Unity: Updated Terms of Service and commitment to being an open platform
blogs.unity3d.com/2019/01/16/u

This is the first thing I share in this whole Improbable / Unity drama and the first thing I'm genuinely happy to be able to share!

@jakob That's my impression as well, but that doesn't make me like it any more. And I expect it still varies a lot within Europe and within the North America, from one company to another.

It made me uncomfortable listening to, but things like this might be just business as usual in large parts of AAA game industry, I don't know.

Glen's anecdote though, on how the team couldn't make the "drag tentacle" work out while he was away, and how he solved it via the innovative approach of breaking tasks into smaller tasks... Team setup to not talk too much with each other or try to solve problems on their own...?

RT @tha_rami@twitter.com

Really loved this interview with @GlenSchofield@twitter.com about Dead Space, especially how they found the most disquietingly awful sound: the San Francisco BART trams - the scene in the game that spooked you with just that noise was genuinely terrifying. youtube.com/watch?v=BQ3iqq49Ew

🐦🔗: twitter.com/tha_rami/status/10

Hi @HastilyAssemble@twitter.com! Your game @TracyLaserVR@twitter.com seems to use a locomotion method very similar to @eyeofthetemple@twitter.com. I'd suggest you get @LIV@twitter.com integrated and get some mixed reality footage - it's such a good way to show this off!

I want to highlight this thread which discusses blame, cause and effect, shifts in perspective. and what's considered free versus bound variables when contemplating how the world ought to be changed.

RT @flyingcarpentry@twitter.com

@tha_rami@twitter.com I think there's a fair bit of daylight between someone trying to justify their own amoral choices and someone else trying to identify systemic choices made in the name of profit that incentivizes the former.

🐦🔗: twitter.com/flyingcarpentry/st

@zarfeblong I’m confused. :) Why does a third-person camera make a game less of a metroidvania than a (nearly) first-person camera? When both 2d and 3d games can be metroidvania, it doesn’t seem like angle is a defining trait.

Takeaway already on day 1 of : If there's a bug, it's probably there for good. Unlikely to have time to fix it before the format has already moved on to the next game. ¯\_(ツ)_/¯ Curse or blessing?

RT @tha_rami@twitter.com

@runevision@twitter.com @ArcaneRoboBrain@twitter.com @takorii@twitter.com It seems that is a somewhat current occasion, looking into it this morning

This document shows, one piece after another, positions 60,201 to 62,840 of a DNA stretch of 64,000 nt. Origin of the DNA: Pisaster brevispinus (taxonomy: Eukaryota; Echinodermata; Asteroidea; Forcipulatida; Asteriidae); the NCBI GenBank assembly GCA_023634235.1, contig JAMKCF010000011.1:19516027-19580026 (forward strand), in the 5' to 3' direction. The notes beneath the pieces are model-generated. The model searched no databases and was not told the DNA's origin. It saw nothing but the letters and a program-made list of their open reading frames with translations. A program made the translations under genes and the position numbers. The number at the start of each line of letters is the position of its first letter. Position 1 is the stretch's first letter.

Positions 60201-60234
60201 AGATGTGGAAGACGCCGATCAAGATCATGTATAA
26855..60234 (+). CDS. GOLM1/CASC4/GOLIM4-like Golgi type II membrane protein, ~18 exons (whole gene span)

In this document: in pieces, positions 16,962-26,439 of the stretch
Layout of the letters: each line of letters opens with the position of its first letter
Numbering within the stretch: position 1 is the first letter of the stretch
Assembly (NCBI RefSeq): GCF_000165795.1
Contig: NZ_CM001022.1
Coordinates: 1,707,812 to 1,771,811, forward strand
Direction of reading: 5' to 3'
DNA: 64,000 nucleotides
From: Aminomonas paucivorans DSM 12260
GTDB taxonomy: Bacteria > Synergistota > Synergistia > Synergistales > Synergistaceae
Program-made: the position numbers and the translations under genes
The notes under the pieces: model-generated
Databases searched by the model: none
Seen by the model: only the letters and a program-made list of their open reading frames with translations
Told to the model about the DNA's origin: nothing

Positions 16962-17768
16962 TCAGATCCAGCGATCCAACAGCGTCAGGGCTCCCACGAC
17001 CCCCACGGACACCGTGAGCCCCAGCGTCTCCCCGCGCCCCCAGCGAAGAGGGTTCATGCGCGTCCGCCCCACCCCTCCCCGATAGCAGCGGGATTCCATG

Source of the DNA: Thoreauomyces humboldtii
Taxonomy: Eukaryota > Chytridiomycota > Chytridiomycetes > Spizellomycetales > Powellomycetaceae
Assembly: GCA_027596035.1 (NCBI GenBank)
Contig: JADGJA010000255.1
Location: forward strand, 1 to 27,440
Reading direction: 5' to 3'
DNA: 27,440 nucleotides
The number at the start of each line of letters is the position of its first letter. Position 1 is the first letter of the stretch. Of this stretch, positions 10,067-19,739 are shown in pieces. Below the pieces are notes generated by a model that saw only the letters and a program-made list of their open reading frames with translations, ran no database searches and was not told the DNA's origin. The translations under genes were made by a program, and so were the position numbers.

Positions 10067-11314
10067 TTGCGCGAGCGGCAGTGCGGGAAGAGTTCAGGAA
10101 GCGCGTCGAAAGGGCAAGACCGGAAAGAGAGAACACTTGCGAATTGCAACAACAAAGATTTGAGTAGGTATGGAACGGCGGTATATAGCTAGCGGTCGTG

🐦🔗: twitter.com/tha_rami/status/10

One might not think of Ico as a game where you unlock new abilities, but you do unlock a few "things": Globally turning on fire in various braziers in the castle allows burning down a wooden barrier. Getting a sword allows cutting a rope. And of course opening the grand gate.

The image in the previous tweet is an overview map someone made of the game (from the Ico wiki) where I drew red lines onto indicating roughly how you traverse the game.

The game Ico has an interconnected world (castle) where you revisit certain places many times throughout the game, being able to do something new each time. Yet it's not referred to as a metroidvania, and it's certainly not "open world". What's a good term for games like this?

So much happened with the level design in Eye of the Temple in 2018. From fun but mostly samey to areas with much greater variety and verticality. Here's a diagram of most of the platforms in the game and how they connect the different areas.

Good things though: It's a game that made me reflect a lot on these kinds of things, which is always good as a game developer. And I did have a great deal of fun in the individual stages after all.

As a closing thought experiment, imagine what a Breath of the Wild open world treatment of Mario would look like. Certainly a completely different direction from what Nintendo has been been doing with Mario. No idea what it'd look like, but I find it intriguing to think about.

Overall, Odyssey strongly focused on novelty over cohesion. For many, Odyssey was a welcome return to what they loved about Super Mario 64 but for me it failed to have most of the elements I cherished about that game.

Further comparing, the stars in SM64 were much fewer and getting one would take you back to the hub, giving a distinct feeling of having completed (a version of) the stage. In Odyssey the moons are so plentiful (and don't take you back) that it feels like a collectathon.

Instead, Odyssey is just an almost-linear list of stages, like in the original Super Mario, and the complete lack of cohesion in art style further makes it feel disjointed. Cut-scenes with the Earth notwithstanding, I didn't feel like I was exploring a world at all.

One game I had some fun with in 2018 but was disappointing exploration-wise was Super Mario Odyssey. For some reason it discarded the concept of having any kind of hub-world, whether the maps in the old 2D games or the 3D castle connecting everything in Super Mario 64.

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